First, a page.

My hon. Friend is of course right to point out that, despite any uncertainty around Brexit, the British economy is in good shape. We do have one of the highest employment rates in the EU, Britain is the No. 1 destination in Europe for foreign direct investment, and the IMF projects that our economy will grow faster than Germany’s this year. Unlike the Opposition, Conservative Members believe in supporting businesses and employers.
A constituent of mine is being passed from pillar to post by the DWP and the Scottish student loans group, both of which say she is entitled to support. She wants to start studying full time in September but, as a single parent, cannot do so without appropriate financial support. Will the Secretary of State or one of her Ministers meet me to see whether we can find a way out of this Catch-22 situation and ensure that my constituent and other single mothers like her, who want to improve their families’ opportunities, have the support to do so?
Yes, I will of course meet the hon. Lady.
My caseworkers recently updated me on the thousands and thousands of pounds of public money that they have helped to recover for constituents who are entitled to it, often after many months of delays. I am not satisfied with that; I am angry that this Government Department is keeping so many of my constituents and, I presume, others across the country in poverty for so long when they are owed this money. What is the Government doing about reviewing DWP’s shameful record on paying people money to which they are entitled?
I would just point out to the hon. Lady that, under the legacy benefits system, there are £2.4 billion of unclaimed benefits. That is changing and being fixed under universal credit. If she has specific cases, she will know that this ministerial team is always happy to talk to Members of Parliament to try to resolve issues. If she wants to talk about specific cases, I would be happy to do so after this session.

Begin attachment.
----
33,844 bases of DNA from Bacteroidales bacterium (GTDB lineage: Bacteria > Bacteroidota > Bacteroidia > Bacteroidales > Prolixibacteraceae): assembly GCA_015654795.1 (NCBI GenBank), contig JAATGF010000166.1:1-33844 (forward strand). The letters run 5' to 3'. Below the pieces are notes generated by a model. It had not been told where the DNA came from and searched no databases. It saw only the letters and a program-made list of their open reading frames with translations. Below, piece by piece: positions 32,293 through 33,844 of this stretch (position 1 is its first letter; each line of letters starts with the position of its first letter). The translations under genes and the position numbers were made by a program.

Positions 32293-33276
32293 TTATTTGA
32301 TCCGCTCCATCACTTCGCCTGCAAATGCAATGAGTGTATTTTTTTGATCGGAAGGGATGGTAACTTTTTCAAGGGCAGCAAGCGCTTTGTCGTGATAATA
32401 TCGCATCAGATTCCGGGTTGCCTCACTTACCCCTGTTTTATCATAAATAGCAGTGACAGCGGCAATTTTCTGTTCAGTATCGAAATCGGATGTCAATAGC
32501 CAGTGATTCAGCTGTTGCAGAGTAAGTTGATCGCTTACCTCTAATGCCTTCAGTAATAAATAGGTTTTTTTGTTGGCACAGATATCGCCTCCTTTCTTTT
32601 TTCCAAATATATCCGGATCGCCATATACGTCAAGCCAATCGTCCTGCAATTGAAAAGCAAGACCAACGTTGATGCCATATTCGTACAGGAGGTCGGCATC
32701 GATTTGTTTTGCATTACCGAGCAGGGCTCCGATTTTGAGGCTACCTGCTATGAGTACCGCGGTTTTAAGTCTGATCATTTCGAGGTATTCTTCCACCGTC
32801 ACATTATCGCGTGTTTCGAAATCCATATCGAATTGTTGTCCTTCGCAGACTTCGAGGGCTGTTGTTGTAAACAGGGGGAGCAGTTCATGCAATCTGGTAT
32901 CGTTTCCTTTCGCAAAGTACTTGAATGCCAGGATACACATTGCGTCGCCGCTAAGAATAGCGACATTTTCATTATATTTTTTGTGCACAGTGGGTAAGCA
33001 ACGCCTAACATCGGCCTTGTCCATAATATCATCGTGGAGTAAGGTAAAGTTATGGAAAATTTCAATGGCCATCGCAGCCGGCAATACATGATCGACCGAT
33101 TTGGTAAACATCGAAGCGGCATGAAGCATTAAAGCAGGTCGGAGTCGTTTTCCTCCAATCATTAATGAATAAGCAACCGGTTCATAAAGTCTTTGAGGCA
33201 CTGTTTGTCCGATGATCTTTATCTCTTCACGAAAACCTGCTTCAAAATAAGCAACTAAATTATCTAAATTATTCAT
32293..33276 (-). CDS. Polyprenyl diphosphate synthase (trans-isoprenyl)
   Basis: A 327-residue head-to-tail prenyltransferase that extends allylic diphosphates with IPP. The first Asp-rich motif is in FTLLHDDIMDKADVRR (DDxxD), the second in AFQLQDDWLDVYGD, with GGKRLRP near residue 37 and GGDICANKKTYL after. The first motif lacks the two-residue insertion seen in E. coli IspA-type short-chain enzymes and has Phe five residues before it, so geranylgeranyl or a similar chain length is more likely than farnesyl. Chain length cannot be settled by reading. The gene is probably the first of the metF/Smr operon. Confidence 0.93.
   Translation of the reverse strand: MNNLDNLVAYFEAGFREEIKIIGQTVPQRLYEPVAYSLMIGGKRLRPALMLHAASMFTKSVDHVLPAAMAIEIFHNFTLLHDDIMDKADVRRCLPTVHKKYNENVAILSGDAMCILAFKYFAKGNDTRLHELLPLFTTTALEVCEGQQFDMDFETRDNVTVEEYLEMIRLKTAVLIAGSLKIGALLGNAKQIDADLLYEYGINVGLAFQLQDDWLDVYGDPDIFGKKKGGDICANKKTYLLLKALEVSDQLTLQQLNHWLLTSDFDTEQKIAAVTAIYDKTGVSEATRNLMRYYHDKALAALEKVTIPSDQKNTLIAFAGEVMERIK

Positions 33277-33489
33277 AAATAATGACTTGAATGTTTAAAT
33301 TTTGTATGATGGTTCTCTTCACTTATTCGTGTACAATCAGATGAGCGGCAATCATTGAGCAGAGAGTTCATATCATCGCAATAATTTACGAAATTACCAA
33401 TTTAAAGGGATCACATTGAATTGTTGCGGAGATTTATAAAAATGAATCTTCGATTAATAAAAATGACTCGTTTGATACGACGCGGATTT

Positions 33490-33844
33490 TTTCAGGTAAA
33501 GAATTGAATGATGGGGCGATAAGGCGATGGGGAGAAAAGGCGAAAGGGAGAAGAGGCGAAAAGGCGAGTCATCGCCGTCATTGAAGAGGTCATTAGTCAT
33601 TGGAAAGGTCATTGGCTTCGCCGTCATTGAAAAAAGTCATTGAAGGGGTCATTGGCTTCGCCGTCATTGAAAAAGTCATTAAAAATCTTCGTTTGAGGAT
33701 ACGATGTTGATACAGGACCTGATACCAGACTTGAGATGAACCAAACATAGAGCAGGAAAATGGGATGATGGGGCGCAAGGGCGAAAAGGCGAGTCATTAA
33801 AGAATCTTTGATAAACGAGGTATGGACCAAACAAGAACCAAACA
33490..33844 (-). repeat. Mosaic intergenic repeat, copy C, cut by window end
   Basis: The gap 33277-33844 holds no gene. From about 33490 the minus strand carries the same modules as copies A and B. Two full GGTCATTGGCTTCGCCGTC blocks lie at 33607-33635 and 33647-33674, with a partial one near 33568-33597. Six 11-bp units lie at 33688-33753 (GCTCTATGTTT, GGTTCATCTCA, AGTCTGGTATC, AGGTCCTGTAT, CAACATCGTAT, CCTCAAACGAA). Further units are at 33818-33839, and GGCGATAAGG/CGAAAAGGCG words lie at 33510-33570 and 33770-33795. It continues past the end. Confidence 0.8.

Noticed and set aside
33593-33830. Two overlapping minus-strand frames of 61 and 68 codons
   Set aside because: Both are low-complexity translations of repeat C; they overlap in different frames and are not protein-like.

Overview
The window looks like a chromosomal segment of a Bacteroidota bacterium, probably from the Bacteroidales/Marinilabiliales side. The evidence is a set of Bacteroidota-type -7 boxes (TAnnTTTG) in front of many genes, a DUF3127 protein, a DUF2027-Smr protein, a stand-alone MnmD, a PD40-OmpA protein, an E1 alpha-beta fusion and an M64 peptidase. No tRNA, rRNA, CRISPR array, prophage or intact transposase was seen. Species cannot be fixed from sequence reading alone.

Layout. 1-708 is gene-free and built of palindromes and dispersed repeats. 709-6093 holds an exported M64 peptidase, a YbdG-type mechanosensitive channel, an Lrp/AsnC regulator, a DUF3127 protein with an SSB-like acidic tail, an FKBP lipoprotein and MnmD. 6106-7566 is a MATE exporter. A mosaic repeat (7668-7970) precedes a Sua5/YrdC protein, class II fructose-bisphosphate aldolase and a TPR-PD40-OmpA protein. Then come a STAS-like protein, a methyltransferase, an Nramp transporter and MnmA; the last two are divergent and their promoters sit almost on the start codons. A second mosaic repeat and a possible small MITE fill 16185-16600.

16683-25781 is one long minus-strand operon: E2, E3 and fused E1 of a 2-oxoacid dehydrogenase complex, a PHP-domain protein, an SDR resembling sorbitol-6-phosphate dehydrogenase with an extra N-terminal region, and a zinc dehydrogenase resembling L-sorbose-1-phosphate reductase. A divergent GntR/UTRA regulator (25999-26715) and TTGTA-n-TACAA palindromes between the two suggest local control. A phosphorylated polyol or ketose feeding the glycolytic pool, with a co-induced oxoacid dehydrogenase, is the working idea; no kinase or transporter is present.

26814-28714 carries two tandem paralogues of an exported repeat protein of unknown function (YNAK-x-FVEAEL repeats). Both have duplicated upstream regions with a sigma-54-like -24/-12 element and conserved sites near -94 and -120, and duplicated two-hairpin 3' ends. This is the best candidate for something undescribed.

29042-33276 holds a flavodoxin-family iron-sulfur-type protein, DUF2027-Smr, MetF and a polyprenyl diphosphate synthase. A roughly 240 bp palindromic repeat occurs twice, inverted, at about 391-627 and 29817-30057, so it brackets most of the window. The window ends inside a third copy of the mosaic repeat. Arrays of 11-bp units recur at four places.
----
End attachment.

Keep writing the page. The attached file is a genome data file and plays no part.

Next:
The Verify identification function for those claiming universal credit online does not work properly. When the Secretary of State is looking at that, will she also look at the problem that requires couples making a joint claim to verify their identity in person at the same time, which causes those sharing childcare and working shift patterns difficulty in claiming?
I am happy to discuss any issues around Verify with the hon. Gentleman, but, as he will know, there is more than one way for someone to verify their identity. Of course, they can use gov.uk Verify, but they can also use documentary evidence or a biographical test. Those are known, recognised tests, and they are all available in the system.
Centrepoint’s evidence to the DWP Committee showed that 96% of the young people it surveyed were not offered a traineeship or work placement if they were still on the youth obligation for six months. Does the Minister think it is worth having a closer look at what more could be done to improve the youth obligation?